Home Feature Covid -19 & its Implications on Oral Health

Covid -19 & its Implications on Oral Health


By Dr Bhawna Malik

We all know the covid-19 pandemic due to Sars-Cov-2 was declared a public health emergency of international concern by the World Health Organisation (WHO) on 30 January, 2021, and a pandemic on 11 March, 2020. The virus is primarily transmitted directly through contact or indirectly through airborne respiratory droplets from an infected person.

 Covid-19 & Oro-dental health— Are they really related?

The answer is Yes. According to CDC (Centres for Disease Control and Prevention), the top three oral conditions that impact overall health and quality of life are tooth decay (cavities), severe gum disease (periodontitis), and severe tooth loss. Lack of oral hygiene, opportunistic infections, stress, anxiety, and hyper-inflammatory response secondary to Covid-19 are the most important risk factors for the onset of oral infections and Covid-19 complications especially in patients with diabetes, hypertension or cardiovascular disease. Covid-19 causes a cytokine reaction at a larger scale while periodontitis causes it at a much smaller scale but their combination escalate the severity and complications in the post–Covid phase resulting in aggressive dental issues. The occurrence of dental abscess (localised pus collection) has substantially seen to be increased in the post-Covid population. These abscesses may be an early presentation of osteomyelitis and the most dreadful is the fungal infection infiltrating the bone and that can be easily co-related with the tremendous rise in the incidence of mucormycosis in the post-Covid recovery cases all across the nation.

How to check – Are you suffering?

An individual is suffering from periodontitis and tooth decay if there is a foul smell from the mouth, teeth appear to be elongated, bleeding from gums while brushing, calculus deposits causing yellowish discoloration of teeth and mobile teeth. Anxiety, insomnia, etc., due to Covid and its news around us may hamper an individual’s sleep pattern and one tends to grind one’s teeth at night. Additionally, micro-trauma leads to cracked tooth syndrome that may be accompanied with intermittent headaches, ear ache, skin flushes, etc.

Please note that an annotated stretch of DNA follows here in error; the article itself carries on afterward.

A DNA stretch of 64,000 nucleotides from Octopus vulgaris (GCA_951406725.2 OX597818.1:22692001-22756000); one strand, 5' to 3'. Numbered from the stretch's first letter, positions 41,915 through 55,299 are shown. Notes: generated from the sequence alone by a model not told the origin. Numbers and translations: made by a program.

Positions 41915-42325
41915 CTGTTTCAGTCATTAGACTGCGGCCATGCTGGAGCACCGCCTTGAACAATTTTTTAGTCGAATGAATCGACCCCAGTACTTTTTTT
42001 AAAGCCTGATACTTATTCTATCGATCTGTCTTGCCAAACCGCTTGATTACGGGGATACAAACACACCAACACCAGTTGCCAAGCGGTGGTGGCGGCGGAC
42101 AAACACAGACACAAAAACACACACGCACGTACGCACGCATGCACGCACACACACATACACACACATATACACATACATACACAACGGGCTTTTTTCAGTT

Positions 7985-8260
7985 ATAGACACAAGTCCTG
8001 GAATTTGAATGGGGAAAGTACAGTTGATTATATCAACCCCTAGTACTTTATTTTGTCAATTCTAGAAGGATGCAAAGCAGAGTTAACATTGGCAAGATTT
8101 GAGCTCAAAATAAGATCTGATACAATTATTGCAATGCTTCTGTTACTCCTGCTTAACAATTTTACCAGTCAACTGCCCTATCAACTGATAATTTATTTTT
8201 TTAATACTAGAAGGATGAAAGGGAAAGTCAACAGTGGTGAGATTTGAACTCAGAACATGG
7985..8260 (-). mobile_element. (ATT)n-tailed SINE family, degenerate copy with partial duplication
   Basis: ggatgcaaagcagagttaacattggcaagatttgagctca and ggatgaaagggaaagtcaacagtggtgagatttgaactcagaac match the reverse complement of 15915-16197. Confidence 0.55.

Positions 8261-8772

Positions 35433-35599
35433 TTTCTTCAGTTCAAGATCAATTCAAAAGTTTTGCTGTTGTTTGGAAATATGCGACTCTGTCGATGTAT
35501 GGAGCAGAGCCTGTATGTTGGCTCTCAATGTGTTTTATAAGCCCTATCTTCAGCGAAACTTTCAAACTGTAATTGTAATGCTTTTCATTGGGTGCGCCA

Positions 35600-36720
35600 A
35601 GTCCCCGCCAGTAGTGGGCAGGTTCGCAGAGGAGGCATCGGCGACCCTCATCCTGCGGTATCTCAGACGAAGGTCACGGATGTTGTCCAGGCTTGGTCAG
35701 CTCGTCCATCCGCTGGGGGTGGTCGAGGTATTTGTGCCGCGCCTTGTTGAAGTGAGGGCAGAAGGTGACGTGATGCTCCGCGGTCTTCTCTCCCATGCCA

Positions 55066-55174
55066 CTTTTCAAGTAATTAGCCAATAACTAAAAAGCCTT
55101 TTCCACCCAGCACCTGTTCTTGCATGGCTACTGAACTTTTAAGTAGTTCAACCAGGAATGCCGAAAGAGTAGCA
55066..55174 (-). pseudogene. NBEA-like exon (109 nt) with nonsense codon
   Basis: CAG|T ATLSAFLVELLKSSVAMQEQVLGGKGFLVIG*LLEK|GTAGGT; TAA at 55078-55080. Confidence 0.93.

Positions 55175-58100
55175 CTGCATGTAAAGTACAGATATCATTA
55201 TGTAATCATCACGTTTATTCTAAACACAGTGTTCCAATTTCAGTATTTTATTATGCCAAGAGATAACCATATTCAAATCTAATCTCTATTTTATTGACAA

How a Dental Surgeon can help?

Dentistry has a particularly important role to play in keeping the oral cavity healthy. Dental prophylaxis strengthens the immunocompetence at the point of entry of the virus and helps to avoid infection, reduce the viral load or to mitigate its course. Periodontal disease is largely preventable and in most instances readily treatable, hence, providing opportunities for preventing and improving prognosis of several systemic pathologic conditions. Dental care should not be delayed because of the virus and every vulnerable individual should visit a dental surgeon so as to prevent worsening of the pre-existing condition if any and as well as timely diagnosis and intervention of overlooked problems such as sensitive teeth mentioned earlier. In addition, simple skin rash and redness in the eye (conjunctivitis) should be immediately checked for and not to be overlooked. So, visiting a dental surgeon during Covid pandemic is a must to be well aware of the importance of oral hygiene maintenance in our daily lives.

(Dr Bhawna Malik, BDS, MDS, is HOD, Dental Department, Shri Mahant Indiresh Hospital)